It isn't about anything anything at all. It's a soundbite/buzzword designed to appeal to people who know nothing about politics.

by freemansfarm 2008-01-23 11:35AM | 0 recs

If you're talking about the Rezko thing, Obama has admitted again and again that the land deal was a mistake.

Why doesn't Clinton admit that voting for the Iraq AUMF was a mistake?

by HatchInBrooklyn 2008-01-23 11:44AM | 0 recs
Re: Right On The Money

There seems to be an amazing overlap between the people who laud Barack Obama for wanting to "represent all Americans, not just the people who voted for you," and the people who consider Bill Clinton to be a centrist sellout.  Does that even make sense?

I don't want a divided country but I don't really see how you can simultaneously be a progressive President as well as a President who "represents all Americans."  I favor progressive policies because I feel they're better for the nation as a whole, but there are definitely some people who won't be getting their way in the short term.  I don't see any way to reconcile this contradiction that doesn't involve a whole bunch of rhetorical sludge.

by Steve M 2008-01-23 11:45AM | 0 recs
Centrist Sellout

I for one don't think Bill Clinton was a centrist sellout. I also don't think that it would be a mistake for our party to use a centrist message of inclusion as a method for building a large enough majority to actually pass major progressive legislation. I think anyone with a brain who supports Obama understands that this is exactly what he aims to do.

by HatchInBrooklyn 2008-01-23 11:56AM | 0 recs
Re: Centrist Sellout

I don't see how you can claim the country is ready for major progressive legislation, but not for a progressive message.

I'm sure Obama is a great progressive at heart, but why can't he talk more about why our ideas are right and the other guys' ideas are wrong, rather than preaching an amorphous message of unity that's not aimed at any particular set of solutions?

by Steve M 2008-01-23 12:18PM | 0 recs
Re: Centrist Sellout

I think his message is progressive. It's all about grassroots power, people uniting as a community and rallying to affect real change from the bottom up. Just because "unity" is part of it doesn't mean he's selling out.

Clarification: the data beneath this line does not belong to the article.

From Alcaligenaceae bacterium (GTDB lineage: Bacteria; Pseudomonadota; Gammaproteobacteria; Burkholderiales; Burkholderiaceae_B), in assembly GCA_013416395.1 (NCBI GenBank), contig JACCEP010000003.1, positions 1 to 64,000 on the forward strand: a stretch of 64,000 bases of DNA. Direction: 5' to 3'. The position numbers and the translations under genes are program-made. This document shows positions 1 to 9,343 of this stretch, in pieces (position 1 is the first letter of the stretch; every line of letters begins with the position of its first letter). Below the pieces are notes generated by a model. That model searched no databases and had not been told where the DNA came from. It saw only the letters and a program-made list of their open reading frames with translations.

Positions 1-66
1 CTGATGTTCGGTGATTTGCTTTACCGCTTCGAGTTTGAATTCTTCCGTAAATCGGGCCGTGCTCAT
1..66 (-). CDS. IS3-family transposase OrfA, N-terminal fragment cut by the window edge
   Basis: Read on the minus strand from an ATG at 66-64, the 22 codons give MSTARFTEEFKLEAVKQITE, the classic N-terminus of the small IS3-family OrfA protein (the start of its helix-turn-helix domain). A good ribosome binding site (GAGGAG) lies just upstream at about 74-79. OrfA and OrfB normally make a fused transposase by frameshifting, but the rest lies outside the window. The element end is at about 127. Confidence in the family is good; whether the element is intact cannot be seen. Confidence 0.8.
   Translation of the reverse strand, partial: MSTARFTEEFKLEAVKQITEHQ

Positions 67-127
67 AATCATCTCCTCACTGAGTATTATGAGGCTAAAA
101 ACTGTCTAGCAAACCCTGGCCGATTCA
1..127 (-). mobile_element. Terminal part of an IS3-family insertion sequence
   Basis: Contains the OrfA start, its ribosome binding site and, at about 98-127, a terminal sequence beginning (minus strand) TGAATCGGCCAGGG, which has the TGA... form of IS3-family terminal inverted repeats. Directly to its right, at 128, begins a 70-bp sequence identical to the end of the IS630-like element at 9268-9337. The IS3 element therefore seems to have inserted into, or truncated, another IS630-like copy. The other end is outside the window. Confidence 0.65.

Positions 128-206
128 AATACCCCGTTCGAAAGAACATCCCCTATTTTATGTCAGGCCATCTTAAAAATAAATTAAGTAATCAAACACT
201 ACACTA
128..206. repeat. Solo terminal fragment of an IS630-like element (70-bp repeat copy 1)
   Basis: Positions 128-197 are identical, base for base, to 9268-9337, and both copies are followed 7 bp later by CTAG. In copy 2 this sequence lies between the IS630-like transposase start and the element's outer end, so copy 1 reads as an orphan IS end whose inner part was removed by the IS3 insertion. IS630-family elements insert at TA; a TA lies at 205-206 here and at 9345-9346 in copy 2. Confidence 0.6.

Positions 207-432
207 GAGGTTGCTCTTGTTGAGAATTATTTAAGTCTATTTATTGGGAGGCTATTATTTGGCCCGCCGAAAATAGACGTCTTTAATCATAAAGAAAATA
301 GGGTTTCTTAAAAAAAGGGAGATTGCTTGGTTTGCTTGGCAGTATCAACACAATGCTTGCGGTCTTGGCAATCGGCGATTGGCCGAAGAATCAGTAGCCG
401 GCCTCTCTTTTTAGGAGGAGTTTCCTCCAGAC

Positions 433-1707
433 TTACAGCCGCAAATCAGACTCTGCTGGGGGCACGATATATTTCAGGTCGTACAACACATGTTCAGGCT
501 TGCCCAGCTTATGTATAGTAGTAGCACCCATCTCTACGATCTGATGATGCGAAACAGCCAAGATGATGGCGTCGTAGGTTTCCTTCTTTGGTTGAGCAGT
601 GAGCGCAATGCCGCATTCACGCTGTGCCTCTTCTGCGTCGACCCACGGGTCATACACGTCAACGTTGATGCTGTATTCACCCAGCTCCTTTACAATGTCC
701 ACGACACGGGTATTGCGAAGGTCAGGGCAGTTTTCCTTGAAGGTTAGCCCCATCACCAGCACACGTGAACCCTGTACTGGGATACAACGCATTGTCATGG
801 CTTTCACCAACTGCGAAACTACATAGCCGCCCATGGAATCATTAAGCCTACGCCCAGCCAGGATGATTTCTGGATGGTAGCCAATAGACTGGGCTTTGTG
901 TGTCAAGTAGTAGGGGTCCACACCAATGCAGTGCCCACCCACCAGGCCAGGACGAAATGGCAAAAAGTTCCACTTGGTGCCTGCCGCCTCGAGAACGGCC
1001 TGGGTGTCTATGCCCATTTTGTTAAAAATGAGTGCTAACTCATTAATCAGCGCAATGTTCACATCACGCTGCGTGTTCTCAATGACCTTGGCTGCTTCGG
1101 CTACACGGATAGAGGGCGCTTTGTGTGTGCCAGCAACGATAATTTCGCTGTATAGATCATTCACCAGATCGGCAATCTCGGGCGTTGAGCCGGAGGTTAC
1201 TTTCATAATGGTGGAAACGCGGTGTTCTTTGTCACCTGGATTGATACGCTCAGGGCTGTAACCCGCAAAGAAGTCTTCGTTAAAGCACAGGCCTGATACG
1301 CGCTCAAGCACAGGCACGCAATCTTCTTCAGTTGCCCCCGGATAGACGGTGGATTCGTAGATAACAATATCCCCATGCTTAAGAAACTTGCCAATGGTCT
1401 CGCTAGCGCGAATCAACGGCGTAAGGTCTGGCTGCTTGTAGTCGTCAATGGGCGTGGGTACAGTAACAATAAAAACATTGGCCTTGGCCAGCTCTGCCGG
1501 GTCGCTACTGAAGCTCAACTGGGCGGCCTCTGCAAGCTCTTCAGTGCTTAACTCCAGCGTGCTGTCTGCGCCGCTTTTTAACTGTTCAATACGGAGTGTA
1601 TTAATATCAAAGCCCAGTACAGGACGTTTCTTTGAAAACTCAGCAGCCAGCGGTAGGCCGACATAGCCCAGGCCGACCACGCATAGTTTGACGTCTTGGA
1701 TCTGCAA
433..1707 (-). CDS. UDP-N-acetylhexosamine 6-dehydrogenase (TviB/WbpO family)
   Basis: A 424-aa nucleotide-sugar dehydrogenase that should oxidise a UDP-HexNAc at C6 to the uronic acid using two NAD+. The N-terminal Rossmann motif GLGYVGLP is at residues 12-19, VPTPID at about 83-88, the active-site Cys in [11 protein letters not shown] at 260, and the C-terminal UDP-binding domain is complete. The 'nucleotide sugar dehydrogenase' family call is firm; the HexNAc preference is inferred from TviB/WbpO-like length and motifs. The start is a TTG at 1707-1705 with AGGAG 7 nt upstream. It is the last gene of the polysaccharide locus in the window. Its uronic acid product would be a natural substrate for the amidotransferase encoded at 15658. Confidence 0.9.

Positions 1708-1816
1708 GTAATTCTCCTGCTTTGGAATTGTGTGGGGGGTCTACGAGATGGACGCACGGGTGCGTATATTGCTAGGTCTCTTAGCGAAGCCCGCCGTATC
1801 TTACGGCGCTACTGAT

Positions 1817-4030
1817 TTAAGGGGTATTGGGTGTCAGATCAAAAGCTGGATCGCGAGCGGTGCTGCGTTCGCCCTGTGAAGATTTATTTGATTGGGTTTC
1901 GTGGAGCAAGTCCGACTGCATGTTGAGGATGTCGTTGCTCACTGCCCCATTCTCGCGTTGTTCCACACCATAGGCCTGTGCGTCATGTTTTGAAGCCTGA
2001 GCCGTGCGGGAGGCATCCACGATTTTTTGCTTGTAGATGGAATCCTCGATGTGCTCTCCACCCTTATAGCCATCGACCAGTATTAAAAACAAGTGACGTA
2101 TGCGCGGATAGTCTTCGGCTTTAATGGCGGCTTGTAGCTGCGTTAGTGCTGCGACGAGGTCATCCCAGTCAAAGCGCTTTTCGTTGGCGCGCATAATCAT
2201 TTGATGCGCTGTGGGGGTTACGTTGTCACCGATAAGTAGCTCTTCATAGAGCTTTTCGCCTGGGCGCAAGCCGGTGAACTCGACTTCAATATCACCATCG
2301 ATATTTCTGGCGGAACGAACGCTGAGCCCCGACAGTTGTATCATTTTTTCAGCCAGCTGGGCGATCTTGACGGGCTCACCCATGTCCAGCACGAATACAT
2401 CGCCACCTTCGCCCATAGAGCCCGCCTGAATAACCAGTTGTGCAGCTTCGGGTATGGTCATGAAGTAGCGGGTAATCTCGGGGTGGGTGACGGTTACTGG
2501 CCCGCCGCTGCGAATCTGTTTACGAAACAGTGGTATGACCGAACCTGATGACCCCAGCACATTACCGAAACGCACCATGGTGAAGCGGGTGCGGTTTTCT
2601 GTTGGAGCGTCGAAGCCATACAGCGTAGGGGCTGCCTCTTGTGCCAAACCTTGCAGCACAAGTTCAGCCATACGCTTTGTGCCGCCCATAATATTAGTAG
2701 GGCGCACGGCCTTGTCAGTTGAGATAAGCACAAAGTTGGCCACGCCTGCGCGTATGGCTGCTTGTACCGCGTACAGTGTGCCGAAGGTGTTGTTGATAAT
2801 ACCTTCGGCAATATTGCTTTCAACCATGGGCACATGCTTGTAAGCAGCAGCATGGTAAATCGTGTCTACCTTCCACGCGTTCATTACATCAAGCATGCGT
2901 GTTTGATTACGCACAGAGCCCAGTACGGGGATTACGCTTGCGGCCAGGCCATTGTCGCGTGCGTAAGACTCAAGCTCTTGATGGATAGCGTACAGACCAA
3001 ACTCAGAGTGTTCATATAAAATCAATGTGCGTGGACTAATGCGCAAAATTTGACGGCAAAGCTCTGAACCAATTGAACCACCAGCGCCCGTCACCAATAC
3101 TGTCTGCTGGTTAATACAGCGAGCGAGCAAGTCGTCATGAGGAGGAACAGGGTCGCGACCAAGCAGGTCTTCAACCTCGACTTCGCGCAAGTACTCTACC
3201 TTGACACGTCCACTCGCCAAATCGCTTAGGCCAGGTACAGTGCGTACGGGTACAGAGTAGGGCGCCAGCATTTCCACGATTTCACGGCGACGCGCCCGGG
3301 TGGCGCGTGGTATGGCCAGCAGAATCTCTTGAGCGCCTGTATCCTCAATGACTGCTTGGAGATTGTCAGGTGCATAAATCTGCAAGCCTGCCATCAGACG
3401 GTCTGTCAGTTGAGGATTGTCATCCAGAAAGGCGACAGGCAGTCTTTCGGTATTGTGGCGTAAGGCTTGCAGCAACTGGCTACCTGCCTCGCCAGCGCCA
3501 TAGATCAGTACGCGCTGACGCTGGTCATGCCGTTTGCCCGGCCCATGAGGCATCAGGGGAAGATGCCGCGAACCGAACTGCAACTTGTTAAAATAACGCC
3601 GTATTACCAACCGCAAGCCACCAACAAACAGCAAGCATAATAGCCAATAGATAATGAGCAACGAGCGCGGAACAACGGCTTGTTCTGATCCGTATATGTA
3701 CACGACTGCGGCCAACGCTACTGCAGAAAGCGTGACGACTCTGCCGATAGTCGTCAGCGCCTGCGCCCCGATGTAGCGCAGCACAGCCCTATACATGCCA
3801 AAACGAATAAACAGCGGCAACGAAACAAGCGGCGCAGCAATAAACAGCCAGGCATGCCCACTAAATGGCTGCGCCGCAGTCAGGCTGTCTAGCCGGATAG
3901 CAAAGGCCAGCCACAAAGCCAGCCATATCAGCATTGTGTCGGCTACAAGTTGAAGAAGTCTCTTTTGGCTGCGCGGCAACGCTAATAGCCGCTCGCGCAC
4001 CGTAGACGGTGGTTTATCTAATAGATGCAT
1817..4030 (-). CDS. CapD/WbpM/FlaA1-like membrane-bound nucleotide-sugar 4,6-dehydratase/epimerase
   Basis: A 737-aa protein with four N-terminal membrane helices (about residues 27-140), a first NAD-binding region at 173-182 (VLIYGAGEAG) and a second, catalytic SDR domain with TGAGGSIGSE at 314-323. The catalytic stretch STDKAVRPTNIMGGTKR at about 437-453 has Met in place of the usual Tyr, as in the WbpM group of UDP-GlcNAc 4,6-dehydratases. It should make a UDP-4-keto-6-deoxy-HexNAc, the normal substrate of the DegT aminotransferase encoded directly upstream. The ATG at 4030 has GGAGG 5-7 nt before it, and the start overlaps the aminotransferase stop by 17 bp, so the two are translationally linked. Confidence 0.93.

by RerumNovarum 2008-01-23 12:51PM | 0 recs
Re: Centrist Sellout

I'd like you to take a look at the argument I made in this diary.  I thought the discussion was illuminating.

When you ask me what it means to be a progressive, I guess it's a complicated question, but I'd say there's certainly a number of liberal policy positions at the heart of it.

But instead what I keep hearing from Obama supporters is that "progressive" doesn't have to refer to any policy positions per se, but is rather about this process-type stuff you mention.  Like somehow we create an open, transparent government and then everything just kind of flows from there.

I'm not sure I can buy it.  I certainly see a lot of people supporting Obama who are completely into this process-based definition of "progressive," but don't seem to act in a way I would consider progressive at all.

by Steve M 2008-01-23 12:57PM | 0 recs
Re: Centrist Sellout

Well I understand why issues are important to the definition of "progressive" but I don't see much difference between our Democratic candidates, specifically Edwards and Obama, on the issues now. Yes there are certain areas of disagreements, but I don't view them as make-or-break differences.

by RerumNovarum 2008-01-23 02:30PM | 0 recs
Clinton was right, it's a minor reform

The point she made is that (whether it is the greatest lobbying reform in 30 years or not) in fact it's a minor accomplishment. Here is what she said to Tim Russert:

When Senator Obama was asked, what is your major accomplishment in the Senate, he said it was passing ethics reform and getting legislators to be prohibited from having lunch with lobbyists. And then, you know, Charlie Gibson said, "Well, wait a minute. You can have lunch if you're standing up, not if you're sitting down." So if that's his main claim for legislative accomplishment, people deserve to know that.